“I never thought that these notes would be read by anyone else, and so I included everything that came into my head, however strange or unpleasant”
#92. Things without merit (page 159)
Source : The Pillow Book of Sei Shonagon, translated by Ivan Morris, published Penguin, 1971 (ISBN 0140442367)
Thoughts : A collection of thoughts, memories, impressions, snatches of poetry and gossip written privately by Sei Shonagon, a favoured lady-in-waiting to the Empress Sadako. Unlike a diary, there is no sense of chronology to the notes, which move between seasons and subjects at whim.
I started off enjoying her description of places and people, but the disjointed nature of the entries meant I could only read it in short bursts. As I kept reading, torn between continuing and stopping, I came to enjoy Sei as a person, her dalliances with men, her insecurities, and her overwhelming love and loyalty to the Emperor and Empress, despite her callous attitudes to commoners. She seemed to glory in her insular lifestyle, both physically behind screens and fans, and socially.
It was also an era and lifestyle when the greatest attention to detail led to enjoyment of what we would now consider simple pleasures : plants and flowers, scents, clothes, the weather, music and poetry. In fact, a major part of court life required a knowledge, memory and resourcefulness in applying appropriate lines of famous poems to each and every event or encounter. Sei’s favourable position and others’ high opinion of her had much to do with her abilities in this area.
There would be days of abstinence announced: inauspicious days when the entire Court had to stay indoors and abstain from eating, sexual intercourse and reading letters. The last of these three induced the most discomfort by far. If a young man spent the night with his favourite lady, he was expected to immediately send her a note or poem twisted around a flower laden branch upon arriving back at his house, as a symbol and reassurance of his continued interest.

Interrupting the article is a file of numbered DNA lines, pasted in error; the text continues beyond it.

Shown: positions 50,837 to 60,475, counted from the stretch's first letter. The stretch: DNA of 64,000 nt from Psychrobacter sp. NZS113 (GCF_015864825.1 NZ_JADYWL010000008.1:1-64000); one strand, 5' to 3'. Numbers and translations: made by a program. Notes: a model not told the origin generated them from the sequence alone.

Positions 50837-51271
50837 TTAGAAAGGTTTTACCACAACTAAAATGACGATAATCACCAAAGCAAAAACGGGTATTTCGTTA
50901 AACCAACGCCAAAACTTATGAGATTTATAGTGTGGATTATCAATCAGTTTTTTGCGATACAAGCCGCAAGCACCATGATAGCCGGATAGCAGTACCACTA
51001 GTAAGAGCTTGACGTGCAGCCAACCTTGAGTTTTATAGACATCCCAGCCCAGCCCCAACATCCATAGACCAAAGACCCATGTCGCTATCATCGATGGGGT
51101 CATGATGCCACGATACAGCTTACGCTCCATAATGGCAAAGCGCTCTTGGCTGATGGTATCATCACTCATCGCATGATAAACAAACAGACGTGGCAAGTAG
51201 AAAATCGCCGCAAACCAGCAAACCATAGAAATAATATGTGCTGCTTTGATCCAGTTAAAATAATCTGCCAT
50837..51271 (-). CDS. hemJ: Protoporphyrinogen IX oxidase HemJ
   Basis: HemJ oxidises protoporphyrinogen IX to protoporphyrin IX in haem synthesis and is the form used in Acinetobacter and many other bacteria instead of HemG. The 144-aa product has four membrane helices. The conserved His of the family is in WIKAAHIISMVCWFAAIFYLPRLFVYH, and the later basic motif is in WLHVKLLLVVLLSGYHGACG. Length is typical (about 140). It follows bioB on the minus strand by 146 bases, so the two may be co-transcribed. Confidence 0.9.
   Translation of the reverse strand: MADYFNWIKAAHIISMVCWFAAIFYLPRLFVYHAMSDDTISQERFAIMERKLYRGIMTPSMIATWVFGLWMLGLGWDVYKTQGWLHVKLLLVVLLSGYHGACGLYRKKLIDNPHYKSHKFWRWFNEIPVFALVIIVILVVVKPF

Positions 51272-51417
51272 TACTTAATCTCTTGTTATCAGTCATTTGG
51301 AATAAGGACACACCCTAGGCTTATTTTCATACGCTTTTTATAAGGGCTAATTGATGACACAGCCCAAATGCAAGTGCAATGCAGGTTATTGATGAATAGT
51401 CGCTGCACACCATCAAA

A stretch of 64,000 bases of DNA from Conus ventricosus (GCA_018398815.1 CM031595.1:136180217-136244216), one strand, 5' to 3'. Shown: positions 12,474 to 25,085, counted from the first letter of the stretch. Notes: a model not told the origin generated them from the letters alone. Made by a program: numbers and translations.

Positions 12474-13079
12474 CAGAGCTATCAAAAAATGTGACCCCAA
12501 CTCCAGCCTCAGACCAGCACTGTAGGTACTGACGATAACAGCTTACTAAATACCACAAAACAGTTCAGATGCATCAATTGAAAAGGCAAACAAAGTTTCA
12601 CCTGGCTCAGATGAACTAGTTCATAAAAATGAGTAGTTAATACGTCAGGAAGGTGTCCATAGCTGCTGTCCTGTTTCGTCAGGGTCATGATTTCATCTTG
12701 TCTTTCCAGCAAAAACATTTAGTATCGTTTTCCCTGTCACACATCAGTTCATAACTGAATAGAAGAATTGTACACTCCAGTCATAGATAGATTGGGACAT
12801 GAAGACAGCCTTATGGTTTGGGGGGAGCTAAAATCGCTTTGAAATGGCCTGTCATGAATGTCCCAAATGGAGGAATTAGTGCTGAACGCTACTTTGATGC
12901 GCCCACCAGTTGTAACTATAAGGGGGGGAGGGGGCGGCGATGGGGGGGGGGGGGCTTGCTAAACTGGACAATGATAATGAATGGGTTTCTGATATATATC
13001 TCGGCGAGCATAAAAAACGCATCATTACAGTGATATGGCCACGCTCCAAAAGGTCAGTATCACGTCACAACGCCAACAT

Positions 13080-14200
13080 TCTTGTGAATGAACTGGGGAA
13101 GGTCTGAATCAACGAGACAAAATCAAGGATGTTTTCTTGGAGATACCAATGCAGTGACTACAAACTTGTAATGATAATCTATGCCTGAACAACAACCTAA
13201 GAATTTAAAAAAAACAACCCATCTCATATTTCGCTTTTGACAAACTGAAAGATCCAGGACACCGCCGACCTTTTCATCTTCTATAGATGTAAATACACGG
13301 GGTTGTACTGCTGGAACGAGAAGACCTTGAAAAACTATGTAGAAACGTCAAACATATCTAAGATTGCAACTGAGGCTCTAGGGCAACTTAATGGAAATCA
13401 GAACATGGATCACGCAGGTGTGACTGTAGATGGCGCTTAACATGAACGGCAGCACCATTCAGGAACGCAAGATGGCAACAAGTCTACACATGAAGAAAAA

The Pillow Book was one of a few surviving examples of writing by court ladies (another being the Diary of Lady Murasaki, author of The Tale of Genji). Japanese women of this era were less influenced by Chinese language and words than men, and their writing featured more kana and ‘pure’ Japanese.
“A preacher ought to be good looking. For if we are properly to understand his worthy sentiments, we must keep our eyes on his as he speaks; should we look away, we may forget to listen. Accordingly, an ugly preacher may well be the source of sin” page 53
“I realize that it is very sinful of me, but I cannot help being pleased when someone I dislike has a bad experience” page 218
“One has gone to bed, and is about to doze off when a mosquito appears, announcing himself in a reedy voice. One can actually feel the wind made by his wings, and, slight though it is, one finds it hateful in the extreme” page 46
“When I woke up late at night, the moonlight was pouring in through the window and shining on the bedclothes of all the other people in the room. Its clear white brilliance moved me greatly. It is on such occasions that people write poetry” page 212-213
“When crossing a river in bright moonlight, I love to see the water scatter in showers of crystal under the oxen’s feet” page 200
Personal rating: 5/10
In the years 950-1000:
- Eric the Red discovers Greenland (which is mostly ice) and colonizes it from Iceland (which at the time was heavily forested), 981
- Hugh Capet elected King of France, founding Capetian Dynasty, 987
- Ethelred II pays off the Danes in England, 991
- Polynesians colonize New Zealand, c.1000
At this point we tick over to the next millenium. Only a thousand years to go, give or take. In between reading The Pillow Book entries, I continued creating my reading list of classics, having now reached the 1920s. A current total of 900 titles, of which I have reached #229, therefore 670 more to go. At the rate of one per week, that means another thirteen years at least. Jeepers!